I never knew I’d work in tech. When I first moved to New York right out of college, I had two suitcases, a fresh business degree, a few thousand dollars, and no job. I’ve never been here before, and I knew exactly zero people. I found a place on Craigslist in Long Island City, a small bedroom in a 3BR ghetto basement apartment that I shared with broke middle-aged musicians. I had a runway of cash that, if it ran dry before I could find a job, I was going to fly back home to Thailand with my tail tucked between my legs.
Lucky for me, I found a job within two months doing customer support for a B2B2C tech startup and, as the months went by, I found myself taking on more and more responsibility there. It’s a whole other story how I transitioned over into product management, but suffice it to say, it was the best thing that ever happened to me (professionally). Diving into data to determine product strategy, working with designers to craft something sexy and intuitive, collaborating with engineers to ship an MVP (minimum viable product) out on schedule, and liaising with stakeholders to manage expectations and keep the business running smooth — it’s the best job in the world.
Fast forward a number of years and a couple of startups later, and I’ve used my nights and weekends to learn how to code. Originally, the impetus was to be totally capable of independently building my own side hustle with the hope of being a solo startup founder and grab some nice passive income. The technical skills gained would obviously help me work with engineers more effectively as a product manager, so committing those nights and weekends to Codecademy and Code School were absolutely worth it. And who would have thought, I actually really enjoyed coding itself!
I’ve definitely failed launching my own business on multiple occasions, but with every faceplant, my coding abilities grew. It was starting to look less like spaghetti code and more like what I saw my coworkers churn out on the desks next to me as I wrote user stories. If I knew I liked coding this much, I probably would have pursued it in college! Don’t take me wrong; I love business — the strategy, the game theory, the thrill of getting to product-market fit. Yet, the tinker in me, the lego-loving, Rube Goldberg-ing, MS-DOS computer geek kid from decades past surfaces time and time again to remind me that who I am deep inside is a multi-faceted individual. Could I somehow further grow into myself by forming a more perfect union between these two sides of me?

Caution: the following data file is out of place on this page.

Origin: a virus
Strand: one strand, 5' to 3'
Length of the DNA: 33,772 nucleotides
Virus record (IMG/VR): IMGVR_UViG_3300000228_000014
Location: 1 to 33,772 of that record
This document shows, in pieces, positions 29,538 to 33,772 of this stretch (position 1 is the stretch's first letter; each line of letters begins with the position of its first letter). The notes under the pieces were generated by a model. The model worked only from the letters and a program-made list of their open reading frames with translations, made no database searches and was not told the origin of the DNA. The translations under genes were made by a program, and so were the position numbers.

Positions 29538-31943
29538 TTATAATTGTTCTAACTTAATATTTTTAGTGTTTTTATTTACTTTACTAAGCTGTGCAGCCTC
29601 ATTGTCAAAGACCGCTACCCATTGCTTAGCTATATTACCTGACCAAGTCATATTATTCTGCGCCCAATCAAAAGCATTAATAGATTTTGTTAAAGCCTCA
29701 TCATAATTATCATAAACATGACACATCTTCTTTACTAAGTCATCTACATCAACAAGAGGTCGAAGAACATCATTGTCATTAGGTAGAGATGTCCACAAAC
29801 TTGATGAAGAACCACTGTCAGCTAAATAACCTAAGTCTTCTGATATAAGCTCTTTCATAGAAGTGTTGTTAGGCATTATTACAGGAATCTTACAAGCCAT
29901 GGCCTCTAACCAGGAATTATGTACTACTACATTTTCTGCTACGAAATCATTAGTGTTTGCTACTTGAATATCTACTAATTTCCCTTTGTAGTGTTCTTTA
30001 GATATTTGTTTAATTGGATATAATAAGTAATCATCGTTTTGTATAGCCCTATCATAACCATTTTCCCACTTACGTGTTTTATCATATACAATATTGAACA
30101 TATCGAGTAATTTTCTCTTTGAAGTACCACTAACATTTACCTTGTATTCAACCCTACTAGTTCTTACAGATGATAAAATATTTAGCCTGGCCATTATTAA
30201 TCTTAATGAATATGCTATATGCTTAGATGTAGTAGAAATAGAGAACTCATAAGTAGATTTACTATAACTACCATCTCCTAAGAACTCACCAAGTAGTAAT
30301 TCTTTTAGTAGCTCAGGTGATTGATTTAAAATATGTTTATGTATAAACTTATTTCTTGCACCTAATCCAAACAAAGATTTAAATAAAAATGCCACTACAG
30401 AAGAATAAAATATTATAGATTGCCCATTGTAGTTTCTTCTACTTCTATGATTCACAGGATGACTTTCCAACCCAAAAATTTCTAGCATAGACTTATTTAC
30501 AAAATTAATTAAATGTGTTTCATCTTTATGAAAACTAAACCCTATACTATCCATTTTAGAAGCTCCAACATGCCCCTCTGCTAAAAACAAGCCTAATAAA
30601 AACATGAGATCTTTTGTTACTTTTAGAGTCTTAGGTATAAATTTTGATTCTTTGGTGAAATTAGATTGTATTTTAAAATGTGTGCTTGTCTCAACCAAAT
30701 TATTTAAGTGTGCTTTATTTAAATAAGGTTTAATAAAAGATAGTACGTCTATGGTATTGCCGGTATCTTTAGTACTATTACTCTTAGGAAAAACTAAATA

In early 2017, I was introduced to the world of blockchain technology. Sure cryptocurrency seemed like the most logical application of the technology, but what really stuck out to me was Ethereum — the decentralized “world computer”, the true incarnation of what the internet was supposed to be. Free (libre, not gratis). Censorship-resistant. Borderless. Immune from the dynamics of late-stage capitalism that inevitably result in oligopolies. This bright, brave ethos spoke to me — I had to be involved. My political identity, my moral driving force, and my profession’s aspirations all aligned with it. I went to Meetups and conferences and events here in NYC, and I spent hours on Reddit and Medium and, yes, even 4chan/biz (the armpit of the internet). As more resources sprouted up in the “crypto Cambrian explosion” of mid-to-late 2017, I gobbled up every resource I could get my hands on. I taught myself Solidity using CryptoZombies, Truffle’s Pet Shop tutorial, and OpenZeppelin’s Ethernaut. I used Remix and Truffle’s Ganache to write, compile, migrate, and test smart contracts. By the time I signed up for ConsenSys Academy’s Ethereum Developer program in summer 2018, I basically knew everything they ended up teaching in the course.
My journey was clear in my mind, yet less clear in reality — I wanted to work in this field, but the path to being involved in this emerging technology sector was completely undefined and unpioneered. Applying as a product manager proved difficult, because most teams were small enough that one of their founders was taking care of that function. The need for talented developers in the space was massive, so I decided that my best way forward was to become a dApp developer.
My hope for the viability of the decision to pursue this path is two-fold. First, that my work and my code will speak for itself — that despite my lacking any professional full-time developer experience, the substance of what I offered was sound and that it qualified me. That the code was easily readable, well-commented, efficient and secure and sound. Secondly, that my experience as a product manager gave me insight and perspective in code-writing that made me more effective than someone who has only been a developer: the ability to recognize the problem and solution holistically, end-to-end, from the blockchain to the front end and everything it entails in both the user experience and in the product/solution fit. Tangibly, this perspective has helped me in intelligently architecting data structures, in writing maximally-secure contracts without sacrificing good user experience, and in ensuring that I’m ultimately building something that will be useful and simple for the end user.
In my heart, I’m entirely thrilled with this decision to pursue dApp development. My brain tells me I’m crazy and that it’s a long shot, but, hey, you’ve got to take some calculated risks in life if you are to live it to the fullest. If your project is looking for a part-time or contract smart contract developer, reach out to me! I offer development and auditing services, as well as product management services for the right project. To see more of my work, check out my article on “Common attacks in Solidity and how to defend against them”.